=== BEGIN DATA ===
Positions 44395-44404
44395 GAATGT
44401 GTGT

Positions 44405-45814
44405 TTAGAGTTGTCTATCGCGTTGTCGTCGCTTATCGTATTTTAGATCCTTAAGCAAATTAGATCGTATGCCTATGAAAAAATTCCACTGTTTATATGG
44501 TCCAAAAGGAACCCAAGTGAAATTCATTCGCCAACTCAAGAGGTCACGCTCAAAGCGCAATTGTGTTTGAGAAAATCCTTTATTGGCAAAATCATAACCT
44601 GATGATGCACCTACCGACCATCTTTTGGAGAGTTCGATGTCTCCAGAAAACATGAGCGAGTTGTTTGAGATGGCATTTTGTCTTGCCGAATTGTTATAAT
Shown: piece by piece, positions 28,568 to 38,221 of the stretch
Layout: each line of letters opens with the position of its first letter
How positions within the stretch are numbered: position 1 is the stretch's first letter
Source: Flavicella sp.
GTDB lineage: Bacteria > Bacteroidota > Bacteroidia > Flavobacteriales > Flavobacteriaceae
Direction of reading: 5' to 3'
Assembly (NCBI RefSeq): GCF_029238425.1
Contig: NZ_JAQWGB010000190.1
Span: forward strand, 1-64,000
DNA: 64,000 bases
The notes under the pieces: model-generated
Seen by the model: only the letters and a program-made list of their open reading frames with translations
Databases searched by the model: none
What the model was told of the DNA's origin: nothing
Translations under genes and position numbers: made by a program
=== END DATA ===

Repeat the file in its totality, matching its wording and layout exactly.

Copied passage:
Positions 44395-44404
44395 GAATGT
44401 GTGT

Positions 44405-45814
44405 TTAGAGTTGTCTATCGCGTTGTCGTCGCTTATCGTATTTTAGATCCTTAAGCAAATTAGATCGTATGCCTATGAAAAAATTCCACTGTTTATATGG
44501 TCCAAAAGGAACCCAAGTGAAATTCATTCGCCAACTCAAGAGGTCACGCTCAAAGCGCAATTGTGTTTGAGAAAATCCTTTATTGGCAAAATCATAACCT
44601 GATGATGCACCTACCGACCATCTTTTGGAGAGTTCGATGTCTCCAGAAAACATGAGCGAGTTGTTTGAGATGGCATTTTGTCTTGCCGAATTGTTATAAT
Shown: piece by piece, positions 28,568 to 38,221 of the stretch
Layout: each line of letters opens with the position of its first letter
How positions within the stretch are numbered: position 1 is the stretch's first letter
Source: Flavicella sp.
GTDB lineage: Bacteria > Bacteroidota > Bacteroidia > Flavobacteriales > Flavobacteriaceae
Direction of reading: 5' to 3'
Assembly (NCBI RefSeq): GCF_029238425.1
Contig: NZ_JAQWGB010000190.1
Span: forward strand, 1-64,000
DNA: 64,000 bases
The notes under the pieces: model-generated
Seen by the model: only the letters and a program-made list of their open reading frames with translations
Databases searched by the model: none
What the model was told of the DNA's origin: nothing
Translations under genes and position numbers: made by a program